top of page


Digitalization of commercial aircraft has opened new ways to improve efficiency of flight operations and safety

How Slippery is the Runway?

Today’s systems to assess the weather impact on runway surfaces and associated braking capability, has shortcomings. The aviation industry has for a long time tried to find better ways to assess and report an aircraft’s ability to stop on a slippery runway. 



This has been a recurring issue in many aircraft accident investigation reports. The subsequent accident investigation report by National Safety Transportation Safety Board (NTSB) to a Southwest Airlines flight that overran the runway upon landing at Midway International Airport, Chicago in December 2005 has served as a further catalyst into find new and  better ways to report Braking Action. 

In the report NTSB states the following:

“Demonstrate the technical and operational feasibility of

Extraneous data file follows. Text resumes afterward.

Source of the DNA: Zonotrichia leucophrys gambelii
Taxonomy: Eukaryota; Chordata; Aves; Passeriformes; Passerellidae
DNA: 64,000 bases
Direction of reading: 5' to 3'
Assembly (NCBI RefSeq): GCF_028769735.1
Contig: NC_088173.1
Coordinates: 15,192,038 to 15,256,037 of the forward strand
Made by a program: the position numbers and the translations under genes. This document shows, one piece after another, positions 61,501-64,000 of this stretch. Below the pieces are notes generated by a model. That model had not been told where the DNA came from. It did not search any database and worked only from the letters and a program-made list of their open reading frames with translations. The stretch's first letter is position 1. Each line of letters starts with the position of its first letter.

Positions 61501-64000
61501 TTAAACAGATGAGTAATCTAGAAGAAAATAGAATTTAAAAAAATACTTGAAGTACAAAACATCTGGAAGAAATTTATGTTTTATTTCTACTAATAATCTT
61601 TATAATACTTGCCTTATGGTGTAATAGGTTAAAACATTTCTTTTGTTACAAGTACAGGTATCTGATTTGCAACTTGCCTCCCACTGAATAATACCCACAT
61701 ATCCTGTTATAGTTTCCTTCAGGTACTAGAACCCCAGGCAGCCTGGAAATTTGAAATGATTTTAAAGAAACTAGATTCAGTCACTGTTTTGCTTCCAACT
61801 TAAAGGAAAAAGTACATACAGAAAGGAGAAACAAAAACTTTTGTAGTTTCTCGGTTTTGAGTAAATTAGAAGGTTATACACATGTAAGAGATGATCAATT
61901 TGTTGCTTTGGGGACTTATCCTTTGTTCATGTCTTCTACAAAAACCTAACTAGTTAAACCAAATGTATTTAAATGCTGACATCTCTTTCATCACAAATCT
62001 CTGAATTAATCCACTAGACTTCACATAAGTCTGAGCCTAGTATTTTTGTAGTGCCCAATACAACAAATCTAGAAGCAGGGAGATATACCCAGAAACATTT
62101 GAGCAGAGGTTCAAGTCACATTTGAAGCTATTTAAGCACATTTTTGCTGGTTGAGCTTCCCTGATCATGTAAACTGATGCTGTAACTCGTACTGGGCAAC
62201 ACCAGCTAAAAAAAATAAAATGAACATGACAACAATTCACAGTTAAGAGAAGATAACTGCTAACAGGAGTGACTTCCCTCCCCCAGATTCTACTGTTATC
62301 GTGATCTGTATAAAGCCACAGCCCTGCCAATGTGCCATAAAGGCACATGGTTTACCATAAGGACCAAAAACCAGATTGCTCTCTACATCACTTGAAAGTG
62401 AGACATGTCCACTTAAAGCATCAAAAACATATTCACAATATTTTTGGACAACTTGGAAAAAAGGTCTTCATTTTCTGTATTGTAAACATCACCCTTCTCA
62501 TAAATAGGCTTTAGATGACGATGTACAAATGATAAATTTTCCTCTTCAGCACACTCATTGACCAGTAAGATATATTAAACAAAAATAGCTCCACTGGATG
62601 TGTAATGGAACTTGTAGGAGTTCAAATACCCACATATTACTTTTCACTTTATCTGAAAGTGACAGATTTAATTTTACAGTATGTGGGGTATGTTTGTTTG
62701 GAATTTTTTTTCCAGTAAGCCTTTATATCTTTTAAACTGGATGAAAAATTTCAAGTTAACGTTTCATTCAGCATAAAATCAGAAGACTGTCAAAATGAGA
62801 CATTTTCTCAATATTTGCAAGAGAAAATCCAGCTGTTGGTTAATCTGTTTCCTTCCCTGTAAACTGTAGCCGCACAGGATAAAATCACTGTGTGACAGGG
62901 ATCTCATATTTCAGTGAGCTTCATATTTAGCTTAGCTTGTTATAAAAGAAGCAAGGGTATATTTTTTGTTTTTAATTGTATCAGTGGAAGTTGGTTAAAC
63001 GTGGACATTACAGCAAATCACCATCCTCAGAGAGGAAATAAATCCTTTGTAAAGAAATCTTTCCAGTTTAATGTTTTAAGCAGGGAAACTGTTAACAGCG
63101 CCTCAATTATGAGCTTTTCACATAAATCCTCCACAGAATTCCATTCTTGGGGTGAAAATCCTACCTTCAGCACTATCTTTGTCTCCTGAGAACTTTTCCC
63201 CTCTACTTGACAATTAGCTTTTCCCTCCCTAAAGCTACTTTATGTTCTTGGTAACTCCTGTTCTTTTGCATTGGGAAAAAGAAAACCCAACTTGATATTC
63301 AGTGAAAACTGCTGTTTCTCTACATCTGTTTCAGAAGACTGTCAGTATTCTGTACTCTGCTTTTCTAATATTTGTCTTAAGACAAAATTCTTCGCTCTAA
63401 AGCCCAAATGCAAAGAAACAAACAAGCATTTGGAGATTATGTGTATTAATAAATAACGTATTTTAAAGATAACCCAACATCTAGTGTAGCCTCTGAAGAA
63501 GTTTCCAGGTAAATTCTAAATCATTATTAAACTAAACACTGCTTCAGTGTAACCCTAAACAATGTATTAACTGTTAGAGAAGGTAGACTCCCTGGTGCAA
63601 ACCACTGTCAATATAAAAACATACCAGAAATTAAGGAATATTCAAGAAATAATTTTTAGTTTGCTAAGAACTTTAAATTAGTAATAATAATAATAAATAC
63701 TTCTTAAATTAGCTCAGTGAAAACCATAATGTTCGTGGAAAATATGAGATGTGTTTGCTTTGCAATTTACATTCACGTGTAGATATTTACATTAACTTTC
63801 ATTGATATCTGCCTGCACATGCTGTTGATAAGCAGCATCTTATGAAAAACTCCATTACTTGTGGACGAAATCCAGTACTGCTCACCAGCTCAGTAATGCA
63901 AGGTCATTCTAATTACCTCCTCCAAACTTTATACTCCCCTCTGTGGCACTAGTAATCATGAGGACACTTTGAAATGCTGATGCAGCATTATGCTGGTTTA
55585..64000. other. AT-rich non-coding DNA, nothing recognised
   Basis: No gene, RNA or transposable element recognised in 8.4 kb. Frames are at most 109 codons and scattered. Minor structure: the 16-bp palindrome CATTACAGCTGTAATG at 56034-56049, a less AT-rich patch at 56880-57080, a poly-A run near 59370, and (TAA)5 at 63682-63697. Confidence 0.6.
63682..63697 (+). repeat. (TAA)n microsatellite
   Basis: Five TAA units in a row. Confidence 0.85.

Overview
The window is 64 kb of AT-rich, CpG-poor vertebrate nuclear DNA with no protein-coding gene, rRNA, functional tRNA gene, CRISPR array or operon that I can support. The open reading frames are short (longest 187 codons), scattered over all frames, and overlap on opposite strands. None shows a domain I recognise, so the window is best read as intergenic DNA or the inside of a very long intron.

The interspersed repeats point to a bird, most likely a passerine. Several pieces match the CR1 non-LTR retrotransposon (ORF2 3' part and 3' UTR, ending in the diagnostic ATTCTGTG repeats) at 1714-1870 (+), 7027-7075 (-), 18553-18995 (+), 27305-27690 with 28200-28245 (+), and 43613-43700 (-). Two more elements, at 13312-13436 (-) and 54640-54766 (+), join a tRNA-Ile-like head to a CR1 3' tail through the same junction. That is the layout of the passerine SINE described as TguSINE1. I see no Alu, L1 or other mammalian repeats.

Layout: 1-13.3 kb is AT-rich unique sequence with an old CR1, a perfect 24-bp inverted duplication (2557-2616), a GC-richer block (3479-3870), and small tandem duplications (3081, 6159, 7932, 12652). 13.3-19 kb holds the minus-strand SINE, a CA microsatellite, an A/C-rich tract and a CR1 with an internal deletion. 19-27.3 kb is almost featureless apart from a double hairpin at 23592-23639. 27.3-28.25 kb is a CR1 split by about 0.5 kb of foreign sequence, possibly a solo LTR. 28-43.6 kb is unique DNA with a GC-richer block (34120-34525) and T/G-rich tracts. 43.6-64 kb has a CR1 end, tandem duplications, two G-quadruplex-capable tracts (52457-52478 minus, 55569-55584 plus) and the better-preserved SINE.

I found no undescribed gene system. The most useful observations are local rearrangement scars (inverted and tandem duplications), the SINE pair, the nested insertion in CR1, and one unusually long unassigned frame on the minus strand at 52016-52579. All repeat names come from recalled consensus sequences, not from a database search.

outfitting transport-category airplanes with equipment and

procedures required to routinely calculate, record and convey

the airplane braking ability required and/or available to slow

or stop the  airplane during the landing roll.”

Enabled by the digitalization and ability to customize applications

in the aircraft ACMS, Kongsberg Aeronautical has collaborated

with a major US airline in developing and streamlining it's on board

function using the aircraft to assess braking ability during the landing roll.

With a strong focus on runway excursions, still being a major aircraft accident category, US Federal Aviation Administration (FAA) later formed an Advisory and Rulemaking Committee on Takeoff and Landing Performance Assessment  – TALPA-ARC.  The objective was establish better accuracy and consistency in determining runway conditions to reduce risk of overrun.

The TALPA-ARC initiative has since then resulted in FAA SAFO 16009 , which is now being introduced as The New Global Reporting Format for Runway Surface Conditions (GRF) by ICAO.

ScreenHunter 316.png

An Issue Revisited

bottom of page